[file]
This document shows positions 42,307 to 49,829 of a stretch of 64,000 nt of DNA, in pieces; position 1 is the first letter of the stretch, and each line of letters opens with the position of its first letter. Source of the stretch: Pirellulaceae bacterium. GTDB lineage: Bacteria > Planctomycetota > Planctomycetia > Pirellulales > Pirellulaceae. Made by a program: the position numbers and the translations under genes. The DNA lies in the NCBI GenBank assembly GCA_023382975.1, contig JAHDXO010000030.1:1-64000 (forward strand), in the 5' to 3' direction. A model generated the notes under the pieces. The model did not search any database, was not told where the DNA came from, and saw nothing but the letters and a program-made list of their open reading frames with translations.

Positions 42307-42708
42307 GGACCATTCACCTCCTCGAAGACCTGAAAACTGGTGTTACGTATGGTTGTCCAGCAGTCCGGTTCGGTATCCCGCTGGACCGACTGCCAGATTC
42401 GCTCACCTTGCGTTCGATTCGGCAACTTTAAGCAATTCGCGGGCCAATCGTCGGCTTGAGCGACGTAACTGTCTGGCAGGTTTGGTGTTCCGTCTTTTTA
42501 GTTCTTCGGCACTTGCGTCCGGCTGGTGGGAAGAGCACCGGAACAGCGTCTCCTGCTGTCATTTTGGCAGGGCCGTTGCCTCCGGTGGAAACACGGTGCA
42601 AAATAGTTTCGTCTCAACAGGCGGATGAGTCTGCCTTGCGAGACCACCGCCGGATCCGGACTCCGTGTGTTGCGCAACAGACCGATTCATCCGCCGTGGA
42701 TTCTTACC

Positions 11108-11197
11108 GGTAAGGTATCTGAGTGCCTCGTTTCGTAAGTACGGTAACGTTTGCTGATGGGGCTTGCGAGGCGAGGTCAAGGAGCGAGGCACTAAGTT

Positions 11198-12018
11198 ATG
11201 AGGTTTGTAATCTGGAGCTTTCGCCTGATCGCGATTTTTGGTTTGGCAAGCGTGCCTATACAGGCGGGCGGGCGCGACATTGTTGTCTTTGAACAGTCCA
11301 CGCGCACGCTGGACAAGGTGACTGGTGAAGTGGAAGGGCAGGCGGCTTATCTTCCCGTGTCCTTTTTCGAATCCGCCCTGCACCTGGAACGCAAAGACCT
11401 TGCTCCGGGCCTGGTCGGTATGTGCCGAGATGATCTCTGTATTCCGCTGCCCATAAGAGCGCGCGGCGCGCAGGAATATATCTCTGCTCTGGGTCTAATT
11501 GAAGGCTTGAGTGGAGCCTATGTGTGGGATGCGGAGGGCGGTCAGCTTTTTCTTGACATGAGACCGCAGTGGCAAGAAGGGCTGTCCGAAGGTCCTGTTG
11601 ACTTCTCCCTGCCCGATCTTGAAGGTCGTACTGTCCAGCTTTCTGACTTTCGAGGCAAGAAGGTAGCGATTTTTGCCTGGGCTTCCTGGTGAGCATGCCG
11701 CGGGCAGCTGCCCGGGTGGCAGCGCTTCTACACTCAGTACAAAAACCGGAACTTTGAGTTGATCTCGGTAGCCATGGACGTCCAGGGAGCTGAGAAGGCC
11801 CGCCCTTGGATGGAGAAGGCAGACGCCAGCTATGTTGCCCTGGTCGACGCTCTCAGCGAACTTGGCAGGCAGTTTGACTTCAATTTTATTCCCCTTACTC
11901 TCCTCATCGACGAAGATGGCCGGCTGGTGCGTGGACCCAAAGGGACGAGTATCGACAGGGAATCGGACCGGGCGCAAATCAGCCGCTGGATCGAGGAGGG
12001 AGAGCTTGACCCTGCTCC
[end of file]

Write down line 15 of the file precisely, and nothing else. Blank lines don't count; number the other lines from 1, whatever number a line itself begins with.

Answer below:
11501 GAAGGCTTGAGTGGAGCCTATGTGTGGGATGCGGAGGGCGGTCAGCTTTTTCTTGACATGAGACCGCAGTGGCAAGAAGGGCTGTCCGAAGGTCCTGTTG